SI Vault
 
SOMETHING EXTRA ON THE BALL
Bil Gilbert
June 30, 1969
Be it pick-me-ups or let-me-downs, build-me-ups or lie-me-downs, they can all be found in medicine's little black bag for sportsmen. it is into this bag?and into the dangerous world of drugs?that athletes plunge when they search for... SOMETHING EXTRA ON THE BALL
Decrease font Decrease font
Enlarge font Enlarge font
June 30, 1969

Something Extra On The Ball

Be it pick-me-ups or let-me-downs, build-me-ups or lie-me-downs, they can all be found in medicine's little black bag for sportsmen. it is into this bag?and into the dangerous world of drugs?that athletes plunge when they search for... SOMETHING EXTRA ON THE BALL

View CoverRead All Articles View This Issue

" 'Where's the Dexamyl, Doc?' I yelled at the trainer rooting about in his leather valise," pitcher-author Jim Brosnan quoted himself as saying in his celebrated baseball book, Pennant Race. " 'There's nothing in here but phenobarbital and that kind of stuff.'

" 'I don't have any more,' said Doc Rohde. 'Gave out the last one yesterday. Get more when we get home.'

" 'Been a rough road trip, huh, Doc? How'm I goin' to get through the day then? Order some more, Doc. It looks like a long season.'

" 'Try one of these,' he said.

" 'Geez, that's got opium in it. Whaddya think I am, an addict or something?' "

An addict or something? It isn't the worst question in the world, though the word addict has an opium, cocaine, speed, heroin whiff to it that is not normally associated with the pills and shots that an athlete uses to bolster his physical condition or morale in the name of victory, a payday, or both. The difference is that addicts, in the normal usage of the word, take drugs because their systems are dependent on them, while athletes take them for a more specific purpose. Their goal is performance, but their quest for performance has led them deep into the wonders of the pharmacy. What do you find if you dig into the medicine cabinet of sport? Who is taking what and why? The answer is that most athletes are taking something, and probably not getting quite the results they think.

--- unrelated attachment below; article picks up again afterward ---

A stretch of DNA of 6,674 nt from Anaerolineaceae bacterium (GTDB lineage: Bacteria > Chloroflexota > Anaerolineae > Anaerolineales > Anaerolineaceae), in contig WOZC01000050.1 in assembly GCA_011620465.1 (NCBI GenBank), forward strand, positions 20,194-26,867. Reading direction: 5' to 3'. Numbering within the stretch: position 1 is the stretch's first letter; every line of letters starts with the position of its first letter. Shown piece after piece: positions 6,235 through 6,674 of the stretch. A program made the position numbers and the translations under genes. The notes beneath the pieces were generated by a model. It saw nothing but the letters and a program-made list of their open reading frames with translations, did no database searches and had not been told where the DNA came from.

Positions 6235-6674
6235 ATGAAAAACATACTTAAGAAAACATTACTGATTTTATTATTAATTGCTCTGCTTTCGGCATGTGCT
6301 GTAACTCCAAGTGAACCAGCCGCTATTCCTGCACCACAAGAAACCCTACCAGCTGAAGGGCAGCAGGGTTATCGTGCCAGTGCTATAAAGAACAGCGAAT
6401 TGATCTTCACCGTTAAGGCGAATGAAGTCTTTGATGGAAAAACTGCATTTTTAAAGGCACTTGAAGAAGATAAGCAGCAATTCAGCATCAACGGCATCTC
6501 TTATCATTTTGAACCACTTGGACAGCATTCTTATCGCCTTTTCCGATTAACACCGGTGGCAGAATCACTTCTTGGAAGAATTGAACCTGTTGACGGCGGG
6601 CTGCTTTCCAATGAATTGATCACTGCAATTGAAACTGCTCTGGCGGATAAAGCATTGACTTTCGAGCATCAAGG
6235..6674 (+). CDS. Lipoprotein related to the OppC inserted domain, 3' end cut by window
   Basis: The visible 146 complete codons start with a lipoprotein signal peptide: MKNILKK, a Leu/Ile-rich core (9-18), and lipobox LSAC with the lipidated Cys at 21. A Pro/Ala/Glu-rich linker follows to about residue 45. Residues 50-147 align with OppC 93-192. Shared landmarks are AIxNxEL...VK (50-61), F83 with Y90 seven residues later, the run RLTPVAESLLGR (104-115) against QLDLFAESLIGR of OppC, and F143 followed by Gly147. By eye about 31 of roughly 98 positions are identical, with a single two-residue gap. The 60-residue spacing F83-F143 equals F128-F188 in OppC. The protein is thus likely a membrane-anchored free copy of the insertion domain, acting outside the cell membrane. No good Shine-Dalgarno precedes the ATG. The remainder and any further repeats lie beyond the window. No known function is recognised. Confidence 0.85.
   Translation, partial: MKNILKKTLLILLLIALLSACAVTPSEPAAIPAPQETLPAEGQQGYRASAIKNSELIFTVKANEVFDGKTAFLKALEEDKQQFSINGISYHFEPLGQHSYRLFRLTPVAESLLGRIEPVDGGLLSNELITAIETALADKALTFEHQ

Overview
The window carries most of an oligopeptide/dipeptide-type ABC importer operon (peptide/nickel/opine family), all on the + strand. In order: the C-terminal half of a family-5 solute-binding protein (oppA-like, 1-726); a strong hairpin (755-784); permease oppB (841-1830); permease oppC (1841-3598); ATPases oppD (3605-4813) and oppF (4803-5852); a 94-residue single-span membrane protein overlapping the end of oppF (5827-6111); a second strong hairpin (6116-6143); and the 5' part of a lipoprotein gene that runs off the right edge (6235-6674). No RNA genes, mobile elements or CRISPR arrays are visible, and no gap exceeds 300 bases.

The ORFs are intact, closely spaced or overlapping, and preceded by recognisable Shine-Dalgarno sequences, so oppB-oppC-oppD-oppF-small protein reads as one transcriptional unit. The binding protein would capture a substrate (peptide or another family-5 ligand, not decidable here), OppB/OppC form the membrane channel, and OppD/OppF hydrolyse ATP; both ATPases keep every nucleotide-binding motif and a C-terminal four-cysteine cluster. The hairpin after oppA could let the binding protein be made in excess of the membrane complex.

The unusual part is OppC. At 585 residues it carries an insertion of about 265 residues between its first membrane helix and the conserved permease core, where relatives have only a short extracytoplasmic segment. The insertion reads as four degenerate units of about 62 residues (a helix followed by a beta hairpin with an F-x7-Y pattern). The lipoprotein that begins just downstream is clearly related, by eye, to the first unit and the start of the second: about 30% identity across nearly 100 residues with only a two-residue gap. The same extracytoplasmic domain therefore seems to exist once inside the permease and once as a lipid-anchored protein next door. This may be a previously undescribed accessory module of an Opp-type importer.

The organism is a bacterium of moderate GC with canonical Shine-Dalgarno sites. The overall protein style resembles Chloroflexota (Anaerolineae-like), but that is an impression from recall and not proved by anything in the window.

Essentially, the drugs used by athletes can be broken down into two categories—restorative and additive. Restorative drugs are those used by athletes who for one reason or another—illness, injury, pain, nervousness, sloth, gluttony, dissipation—are incapacitated. The drugs are given with the intent to restore, at least partly, the competitor's normal prowess. Painkillers, tranquilizers, barbiturates, anti-inflammants, enzymes and muscle relaxers are all restorative drugs commonly used in sports.

Additive drugs—a more controversial group—are used with the motive of stimulating performance beyond the natural limits, e.g., in the hope of making a man who has never run better than a four-minute mile cover the distance in 3.59 or even 3:55. For obvious reasons, additive drugs raise more legal, ethical and regulatory questions than do the restoratives. They are also physiologically controversial, since there is some scientific doubt as to whether there is such a thing as a truly additive drug. The athletic Establishment, however, is generally convinced that additive drugs do exist and, in this belief, uses compounds that stimulate the nervous system, affect muscle tissue and alter the personality.

Given the variety of drugs now available and the inclination of athletes to experiment with them, it is all but impossible to compile a definitive list of drugs that have been used in sports for restorative or additive purposes. Also, because of the speed with which drug information is passed among athletes, drug use cannot be neatly cataloged as to sport, e.g., alcohol for archery, Benzedrine for basketball, cocaine for crew, etc. Athletic pharmaceutical practices are, so to speak, interdisciplinary, and perhaps the only orderly way to survey athletic drug usage and the effects of drugs on sport is to examine half a dozen or so drug families now popular.

A reasonable place to begin is with the additives, the best-known of which are the amphetamines, a group of synthetic drugs that are chemically similar to adrenalin and are often referred to as pep pills. On good evidence—which includes voluntary admissions by physicians, trainers, coaches, athletes, testimony given in court or before athletic regulatory bodies, and autopsy reports—amphetamines have been used in auto racing, basketball, baseball (at all levels down to children's leagues), boxing, canoeing, cycling, football, golf, mountain climbing, Roller Derby, rodeo, Rugby, skating, skiing, soccer, squash, swimming, tennis (both lawn and table), track and field, weight lifting and wrestling. The amphetamines, of which Benzedrine, Dexedrine, Dexamyl (which has a barbiturate added) and methamphetamine (the notorious "speed" or "Meth"), are among the best-known, affect the central nervous system and produce what might be called a triple threat. They act indirectly to suppress hunger spasms, and for this reason are used as appetite-killing pills by jockeys, boxers, wrestlers and anybody else who has to make a weight. The drug is a metabolic stimulant, speeding up the respiratory and circulatory systems and enabling users to remain hyperactive when they would ordinarily slow down because of fatigue. Finally, the amphetamines act directly on the brain, inducing a sense of excitement and euphoria, a sort of I-can-lick-the-world high.

Continue Story
1 2 3 4 5 6